Developing curatorial expertise must not fall by the wayside, warn delegates

Gareth Harris, 05.11.2015
Debate over how knowledge and resources can be shared more effectively
Curatorial posts may be in decline in the age of austerity — and retaining subject specialist knowledge is also proving difficult when an increasing number of curatorial jobs are offered on a short-term basis — but development of collections knowledge must be a priority for the sector, warned speakers at the Museums Association conference session Future Perfect: Sharing and developing curatorial expertise.

The chair, Jilly Burns, the head of national and international partnerships at National Museums Scotland, kicked off the session by saying that we “all have a responsibility to think about the long-term future of the knowledge we gain”.

She pointed to the success of the recent partnership project focusing on Pacific collections in Scottish museums. The scheme, supported by the Museums Association-managed Esmée Fairbairn Collections Fund, ran from April 2013 to December last year. The resource is being used by a number of university programmes and has “given us a new set of information and Scottish stories that we can share”.

But the most innovative proposals came from Megan Dennis, curator at Gressenhall Farm and Workhouse in Norfolk. She suggested that curators “make mistakes honestly”, seek out experts working and living locally, and use “knowledge across everything the museum offers”. Dennis says that “we even changed our café menu in response to the collections”.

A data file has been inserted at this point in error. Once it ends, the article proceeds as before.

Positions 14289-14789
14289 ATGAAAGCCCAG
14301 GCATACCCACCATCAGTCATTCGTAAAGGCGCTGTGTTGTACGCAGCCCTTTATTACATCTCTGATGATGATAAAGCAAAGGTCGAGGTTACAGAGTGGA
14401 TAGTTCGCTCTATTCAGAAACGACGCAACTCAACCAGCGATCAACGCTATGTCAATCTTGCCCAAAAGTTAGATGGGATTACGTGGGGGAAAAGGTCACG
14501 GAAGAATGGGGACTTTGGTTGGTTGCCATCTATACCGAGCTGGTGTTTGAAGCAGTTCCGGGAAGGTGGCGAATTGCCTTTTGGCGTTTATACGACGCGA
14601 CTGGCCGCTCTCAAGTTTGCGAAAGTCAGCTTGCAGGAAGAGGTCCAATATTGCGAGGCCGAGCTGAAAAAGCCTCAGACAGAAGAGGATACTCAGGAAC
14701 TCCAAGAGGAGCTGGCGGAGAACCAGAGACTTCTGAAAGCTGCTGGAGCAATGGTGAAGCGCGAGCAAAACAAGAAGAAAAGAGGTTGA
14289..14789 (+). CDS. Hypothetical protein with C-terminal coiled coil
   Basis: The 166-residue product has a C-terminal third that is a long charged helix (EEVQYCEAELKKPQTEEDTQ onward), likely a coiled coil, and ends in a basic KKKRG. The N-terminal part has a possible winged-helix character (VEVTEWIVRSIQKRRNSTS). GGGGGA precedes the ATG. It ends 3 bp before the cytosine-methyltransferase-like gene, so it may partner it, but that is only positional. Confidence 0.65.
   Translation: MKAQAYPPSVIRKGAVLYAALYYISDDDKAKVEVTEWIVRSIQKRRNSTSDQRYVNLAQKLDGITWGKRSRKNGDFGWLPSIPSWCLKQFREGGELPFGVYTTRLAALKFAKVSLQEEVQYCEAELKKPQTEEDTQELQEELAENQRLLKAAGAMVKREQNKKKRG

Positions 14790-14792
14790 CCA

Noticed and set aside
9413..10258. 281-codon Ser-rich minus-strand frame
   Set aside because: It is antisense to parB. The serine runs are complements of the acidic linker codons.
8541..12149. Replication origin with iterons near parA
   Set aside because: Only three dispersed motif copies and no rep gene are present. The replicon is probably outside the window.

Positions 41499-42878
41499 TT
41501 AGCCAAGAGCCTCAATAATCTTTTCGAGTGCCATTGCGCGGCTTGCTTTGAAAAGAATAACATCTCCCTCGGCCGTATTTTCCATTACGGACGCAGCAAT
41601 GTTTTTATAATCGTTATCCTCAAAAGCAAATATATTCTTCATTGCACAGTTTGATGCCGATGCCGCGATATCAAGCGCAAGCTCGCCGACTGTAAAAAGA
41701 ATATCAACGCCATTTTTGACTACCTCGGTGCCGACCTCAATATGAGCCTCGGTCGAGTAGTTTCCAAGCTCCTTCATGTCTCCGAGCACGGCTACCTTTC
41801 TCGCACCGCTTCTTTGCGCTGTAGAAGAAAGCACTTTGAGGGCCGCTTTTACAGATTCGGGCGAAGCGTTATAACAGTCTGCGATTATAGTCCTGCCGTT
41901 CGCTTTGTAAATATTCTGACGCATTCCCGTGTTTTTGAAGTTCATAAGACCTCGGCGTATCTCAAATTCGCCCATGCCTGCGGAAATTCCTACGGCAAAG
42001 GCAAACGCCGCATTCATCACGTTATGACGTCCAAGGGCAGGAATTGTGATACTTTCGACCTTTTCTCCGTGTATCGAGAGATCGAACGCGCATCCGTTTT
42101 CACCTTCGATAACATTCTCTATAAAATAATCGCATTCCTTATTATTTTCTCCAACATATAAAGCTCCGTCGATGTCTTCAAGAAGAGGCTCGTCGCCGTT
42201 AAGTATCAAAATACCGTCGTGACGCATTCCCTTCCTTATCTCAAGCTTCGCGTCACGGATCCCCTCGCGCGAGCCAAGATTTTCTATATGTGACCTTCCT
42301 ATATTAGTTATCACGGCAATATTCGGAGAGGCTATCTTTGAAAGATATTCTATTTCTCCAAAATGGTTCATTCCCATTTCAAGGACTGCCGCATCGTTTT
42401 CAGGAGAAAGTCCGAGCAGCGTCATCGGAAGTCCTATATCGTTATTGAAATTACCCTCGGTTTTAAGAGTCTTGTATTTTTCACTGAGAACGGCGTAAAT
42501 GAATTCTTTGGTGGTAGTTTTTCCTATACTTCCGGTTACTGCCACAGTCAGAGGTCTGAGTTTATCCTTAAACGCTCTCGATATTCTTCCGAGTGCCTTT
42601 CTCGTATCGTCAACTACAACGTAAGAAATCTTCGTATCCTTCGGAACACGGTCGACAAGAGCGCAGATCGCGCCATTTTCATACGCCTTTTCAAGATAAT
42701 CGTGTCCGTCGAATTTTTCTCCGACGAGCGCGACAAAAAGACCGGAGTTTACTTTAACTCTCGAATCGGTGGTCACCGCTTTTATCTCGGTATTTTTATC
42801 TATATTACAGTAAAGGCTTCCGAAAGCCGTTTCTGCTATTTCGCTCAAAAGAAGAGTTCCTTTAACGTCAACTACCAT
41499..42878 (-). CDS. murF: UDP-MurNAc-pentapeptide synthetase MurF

Her comment about “plonking objects in the middle of all our meetings, including finance”, prompted the liveliest exchanges. “We may be discussing cuts but it’s all about the collection,” she added.

Sarah Daly, project manager at the Welsh Museums Federation, discussed linking natural science collections, another project backed by the Esmée Fairbairn Collections Fund. The scheme has brought together natural science specialists from Amgueddfa Cymru - National Museum Wales and curators, educators and volunteers from 18 partner museums.

“Knowing what is in our museums, makes decisions around disposal much easier,” she said.

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